Direct cardiac effects of dopamine.

Abstract

• Dopamine (3,4 dihydroxyphenylethylamine), a biochemical precursor of levarterenol and epinephrine, has been shown in previous studies in intact animals to be pressor in the eat, depressor in the rabbit and guinea pig, and to have a variable, but predominantly pressor effect in the intact dog. Dopamine has been shown by Fowler, Shabetai, and Holmes to produce contraction of the rabbit aortic strip in amounts above 4 fig. It has been reported by Horwitz, Goldberg, and Sjoerdsma that the effects of intravenous infusions of dopamine in man were significantly different from those of levarterenol, for dopamine increased chiefly systolic blood pressure, whereas levarterenol increased both systolic and diastolic pressure. Such results suggest that dopamine produces an elevation in blood pressure by increasing the cardiac output rather than by causing peripheral vosocoustriction.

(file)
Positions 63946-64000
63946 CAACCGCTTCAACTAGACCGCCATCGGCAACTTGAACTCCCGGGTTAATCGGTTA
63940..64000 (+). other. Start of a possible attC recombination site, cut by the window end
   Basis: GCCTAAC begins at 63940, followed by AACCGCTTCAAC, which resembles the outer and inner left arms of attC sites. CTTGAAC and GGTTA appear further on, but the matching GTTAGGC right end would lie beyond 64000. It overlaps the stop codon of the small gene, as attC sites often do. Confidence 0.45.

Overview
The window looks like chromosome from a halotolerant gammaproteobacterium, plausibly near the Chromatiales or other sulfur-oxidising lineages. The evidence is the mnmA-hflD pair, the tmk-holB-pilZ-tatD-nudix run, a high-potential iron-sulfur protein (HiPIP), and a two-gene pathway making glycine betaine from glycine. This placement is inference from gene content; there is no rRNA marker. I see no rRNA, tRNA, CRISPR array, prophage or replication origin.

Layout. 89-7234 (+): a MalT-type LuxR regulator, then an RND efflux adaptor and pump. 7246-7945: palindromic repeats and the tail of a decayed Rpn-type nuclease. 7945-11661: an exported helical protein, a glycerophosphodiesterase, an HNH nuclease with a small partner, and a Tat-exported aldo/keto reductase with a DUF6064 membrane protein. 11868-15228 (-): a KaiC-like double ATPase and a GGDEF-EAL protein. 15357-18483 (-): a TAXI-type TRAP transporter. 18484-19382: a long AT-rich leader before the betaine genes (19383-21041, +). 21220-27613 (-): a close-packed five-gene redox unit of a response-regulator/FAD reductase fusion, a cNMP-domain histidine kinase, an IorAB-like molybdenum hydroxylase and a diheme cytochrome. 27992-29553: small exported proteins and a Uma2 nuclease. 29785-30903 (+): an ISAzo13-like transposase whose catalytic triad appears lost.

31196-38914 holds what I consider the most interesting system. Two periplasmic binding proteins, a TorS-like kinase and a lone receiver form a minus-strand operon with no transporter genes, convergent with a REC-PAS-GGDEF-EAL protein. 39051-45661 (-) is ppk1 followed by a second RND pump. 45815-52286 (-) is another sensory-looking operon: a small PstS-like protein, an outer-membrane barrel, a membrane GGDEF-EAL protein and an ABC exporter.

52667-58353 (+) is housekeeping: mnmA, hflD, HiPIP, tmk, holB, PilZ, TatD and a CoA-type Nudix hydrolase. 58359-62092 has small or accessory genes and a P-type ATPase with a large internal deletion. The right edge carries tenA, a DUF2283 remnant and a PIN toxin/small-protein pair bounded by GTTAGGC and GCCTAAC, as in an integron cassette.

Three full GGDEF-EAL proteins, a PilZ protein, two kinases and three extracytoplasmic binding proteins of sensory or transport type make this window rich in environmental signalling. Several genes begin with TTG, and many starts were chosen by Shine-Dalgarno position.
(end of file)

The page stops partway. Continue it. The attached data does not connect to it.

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@article{Holmes1962DirectCE, title={Direct cardiac effects of dopamine.}, author={Jennifer C. Holmes and Norman Fowler}, journal={Circulation research}, year={1962}, volume={10}, pages={68-72} }